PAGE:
Art-centric biopics are a rarity in Hindi cinema. There isn't anything of significance, therefore, that Rang Rasiya can be measured against. Just as well. This remarkable film is in a league of its own in many ways.
Writer-director Ketan Mehta's cinematic celebration of the life and times of Raja Ravi Varma skillfully harmonises the sweep of period drama, the allure of pretty images and the impact of emotional intensity on a wide canvas that delivers more than just pretty frames.
The film articulates ever-relevant truths about the continuing assaults on artistic freedom and the huge gap that separates the exuberance of the world of the imagination and the cruel exigencies of real life.
Rang Rasiya is marked by a blindingly bright and bold colour palette that yields enthralling and evocative visuals. But that is only one aspect of the film.
The remarkable story of the 19th century Kerala-born painter who altered the face of Indian art forever by taking the icons of Hindu mythology out of the temples and royal palaces is told through flashbacks and the fragmentary reminiscences of Raja Ravi Varma's no less illustrious protégé, Dhundiraj Govind Phalke.
The film takes a while to gather momentum and begin to underscore the principal conflict points in the legendary artist's career.
The narrative is marked by metaphorical blotches of darkness - these add multiple layers to the forceful drama and serve as counterpoints to the overwhelming beauty that cinematographer Anil Mehta puts on the screen.
The film swings from the highs represented by the untrammeled passion that drives the process of creativity to the lows brought on by the myopic interventions of self-appointed guardians of conventional religious belief and morality, and glides across much else in between.
Rang Rasiya is by no means a perfect film, but for the manner in which it tackles an extensive range of important themes related to the place of art in a tradition-bound society, it is an impressive achievement.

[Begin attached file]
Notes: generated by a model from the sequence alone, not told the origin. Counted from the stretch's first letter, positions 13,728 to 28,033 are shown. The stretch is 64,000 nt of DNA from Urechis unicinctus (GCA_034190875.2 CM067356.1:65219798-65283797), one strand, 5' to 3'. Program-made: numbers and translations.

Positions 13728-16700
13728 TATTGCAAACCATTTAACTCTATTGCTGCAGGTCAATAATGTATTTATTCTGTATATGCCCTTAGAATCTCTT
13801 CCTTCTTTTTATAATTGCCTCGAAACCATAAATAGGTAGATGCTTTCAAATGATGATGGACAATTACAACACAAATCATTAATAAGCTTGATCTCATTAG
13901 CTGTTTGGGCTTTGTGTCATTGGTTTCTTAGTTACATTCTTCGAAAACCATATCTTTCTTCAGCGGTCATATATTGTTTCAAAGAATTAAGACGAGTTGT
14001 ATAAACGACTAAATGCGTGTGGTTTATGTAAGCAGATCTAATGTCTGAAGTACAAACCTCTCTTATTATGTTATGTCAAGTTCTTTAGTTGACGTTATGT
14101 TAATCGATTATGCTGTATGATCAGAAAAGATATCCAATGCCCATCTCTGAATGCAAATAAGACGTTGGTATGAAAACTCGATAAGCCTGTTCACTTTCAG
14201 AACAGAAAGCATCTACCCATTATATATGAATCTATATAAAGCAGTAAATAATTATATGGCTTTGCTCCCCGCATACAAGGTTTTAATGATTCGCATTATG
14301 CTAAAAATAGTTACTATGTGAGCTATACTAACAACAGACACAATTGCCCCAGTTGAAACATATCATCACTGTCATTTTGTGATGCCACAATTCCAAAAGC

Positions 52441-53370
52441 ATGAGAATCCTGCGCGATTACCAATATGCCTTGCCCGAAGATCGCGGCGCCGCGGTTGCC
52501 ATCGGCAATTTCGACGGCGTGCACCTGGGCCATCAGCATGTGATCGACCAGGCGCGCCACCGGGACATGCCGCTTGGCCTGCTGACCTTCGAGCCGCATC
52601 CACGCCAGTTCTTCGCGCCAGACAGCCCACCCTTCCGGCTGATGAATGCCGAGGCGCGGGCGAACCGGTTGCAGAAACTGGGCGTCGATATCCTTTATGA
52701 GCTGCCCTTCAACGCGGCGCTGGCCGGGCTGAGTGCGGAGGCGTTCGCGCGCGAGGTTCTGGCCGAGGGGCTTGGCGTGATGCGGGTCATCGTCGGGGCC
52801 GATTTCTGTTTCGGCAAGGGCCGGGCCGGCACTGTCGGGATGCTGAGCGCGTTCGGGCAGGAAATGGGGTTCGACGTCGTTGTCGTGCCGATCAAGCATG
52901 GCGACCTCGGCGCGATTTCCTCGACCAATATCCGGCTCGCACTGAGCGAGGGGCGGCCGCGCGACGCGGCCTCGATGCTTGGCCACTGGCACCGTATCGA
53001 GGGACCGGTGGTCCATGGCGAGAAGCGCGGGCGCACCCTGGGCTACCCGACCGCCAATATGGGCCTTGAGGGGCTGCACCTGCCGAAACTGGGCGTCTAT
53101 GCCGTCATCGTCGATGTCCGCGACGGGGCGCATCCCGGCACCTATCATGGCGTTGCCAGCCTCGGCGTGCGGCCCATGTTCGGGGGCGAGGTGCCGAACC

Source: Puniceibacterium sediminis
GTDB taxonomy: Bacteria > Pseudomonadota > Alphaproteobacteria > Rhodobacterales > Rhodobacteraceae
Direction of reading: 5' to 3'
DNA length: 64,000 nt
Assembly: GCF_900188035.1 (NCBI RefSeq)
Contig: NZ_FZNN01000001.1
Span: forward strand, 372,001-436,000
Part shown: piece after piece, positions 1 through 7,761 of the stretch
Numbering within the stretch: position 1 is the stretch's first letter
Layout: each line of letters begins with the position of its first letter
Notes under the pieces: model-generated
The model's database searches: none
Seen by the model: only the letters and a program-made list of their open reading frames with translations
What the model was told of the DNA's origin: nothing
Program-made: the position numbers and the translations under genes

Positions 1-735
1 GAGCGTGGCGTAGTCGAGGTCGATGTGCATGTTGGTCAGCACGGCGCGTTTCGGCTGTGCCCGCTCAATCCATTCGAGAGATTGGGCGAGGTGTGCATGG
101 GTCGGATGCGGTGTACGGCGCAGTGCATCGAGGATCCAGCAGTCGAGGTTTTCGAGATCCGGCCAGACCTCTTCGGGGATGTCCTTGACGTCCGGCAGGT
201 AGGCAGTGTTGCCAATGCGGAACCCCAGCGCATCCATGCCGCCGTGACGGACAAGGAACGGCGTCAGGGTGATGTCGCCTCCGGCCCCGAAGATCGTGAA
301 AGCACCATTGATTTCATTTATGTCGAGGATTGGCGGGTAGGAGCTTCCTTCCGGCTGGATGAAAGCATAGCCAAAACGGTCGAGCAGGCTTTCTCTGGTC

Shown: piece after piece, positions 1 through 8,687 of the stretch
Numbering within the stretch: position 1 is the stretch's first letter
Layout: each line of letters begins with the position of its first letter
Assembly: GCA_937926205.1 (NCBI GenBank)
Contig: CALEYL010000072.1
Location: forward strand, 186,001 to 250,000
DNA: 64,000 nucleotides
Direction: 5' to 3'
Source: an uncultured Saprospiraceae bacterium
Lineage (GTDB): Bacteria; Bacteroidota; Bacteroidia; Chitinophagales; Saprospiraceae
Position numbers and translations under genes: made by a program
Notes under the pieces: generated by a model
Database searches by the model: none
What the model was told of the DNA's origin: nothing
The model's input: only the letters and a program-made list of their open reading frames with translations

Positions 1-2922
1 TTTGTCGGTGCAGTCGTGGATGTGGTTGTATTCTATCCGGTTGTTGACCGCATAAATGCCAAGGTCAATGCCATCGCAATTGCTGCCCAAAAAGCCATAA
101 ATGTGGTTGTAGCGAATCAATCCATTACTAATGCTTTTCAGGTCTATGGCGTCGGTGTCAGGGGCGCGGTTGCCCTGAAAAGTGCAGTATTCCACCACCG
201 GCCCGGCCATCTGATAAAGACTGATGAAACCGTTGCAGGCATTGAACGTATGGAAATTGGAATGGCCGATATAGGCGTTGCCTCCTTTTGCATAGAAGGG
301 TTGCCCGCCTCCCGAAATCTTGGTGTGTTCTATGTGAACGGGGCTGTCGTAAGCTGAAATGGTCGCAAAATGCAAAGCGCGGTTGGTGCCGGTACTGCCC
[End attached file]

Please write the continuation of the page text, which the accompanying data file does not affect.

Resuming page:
The film, which has been adapted from Ranjit Desai's Marathi biography of Raja Ravi Varma, probes multiple themes - freedom of expression, religious bigotry, deeply ingrained caste and class divides, and the dilemma of a woman who dares to surrender herself completely to the man and the artist she loves and trusts. It does so with restraint and subtlety.
In Rang Rasiya, we witness Ravi Varma being transformed from an unassuming but supremely talented young man to a full-fledged rebel who paves the way for a wholly new approach to art.
He marries a princess, goes the whole hog with a lowly maid for the sake of his art, earns the title of Raja from the impressed ruler of Travancore, is banished from Kerala by the latter's successor, shifts to Bombay, and secures a commission from the Maharajah of Baroda that allows him to travel the length and breadth of India in quest of inspiration.
At the end of it all, Raja Ravi Varma emerges as a successful artist who is both revered and reviled. But firm in his belief that "art is always unfettered", he continues to fearlessly ply his trade, earning many enemies in the bargain.
With the help of an Indian businessman Goverdhan Das (Paresh Rawal) and a German printer Fritz Schleizer (Jim Boeven), he sets up a lithographic printing press in Bombay that reproduces his paintings by the hundreds and thousands.
That fuels the ire of the fundamentalists and he is dragged to court for hurting the religious sentiments of the people, a plight that artists have continued to face across the country ever since.
Rang Rasiya is bolstered appreciably by the strong performances by the two principal actors - Randeep Hooda as Raja Ravi Varma and Nandana Sen as his muse in Bombay, Sugandha Bai - as well as by the formidable supporting cast (Darshan Jariwala, Vikram Gokhale, Sachin Kedekar, Ashish Vidyarthi, Paresh Rawal, Vipin Sharma, Gaurav Dwivedi).
Randeep does not strike a single false note in a complex interpretation of a towering figure, capturing the highs and lows of Raja Ravi Varma's life with effortless ease.
Nandana Sen, too, is pitch-perfect as Sugandha. She is the ideal foil to the moody male protagonist, traversing an entire gamut of emotions - from the charmingly coquettish to the deeply conflicted and anguished, from moments of ecstatic love to the trough of a death wish - without losing her poise.
The surfeit of music, both in terms of songs and the background score, strikes a discordant note in a film that is otherwise well modulated.
Why must a film about art be overlaid with so much music? As difficult to grasp as that might be, very little else in Rang Rasiya is out of place.
This film has been in the cans for several years, but given the timelessness of the story it tells and the crucial issues it addresses, it has lost none of its relevance.
Rang Rasiya is as good a film as any you have, or will, see this year. Strongly recommended.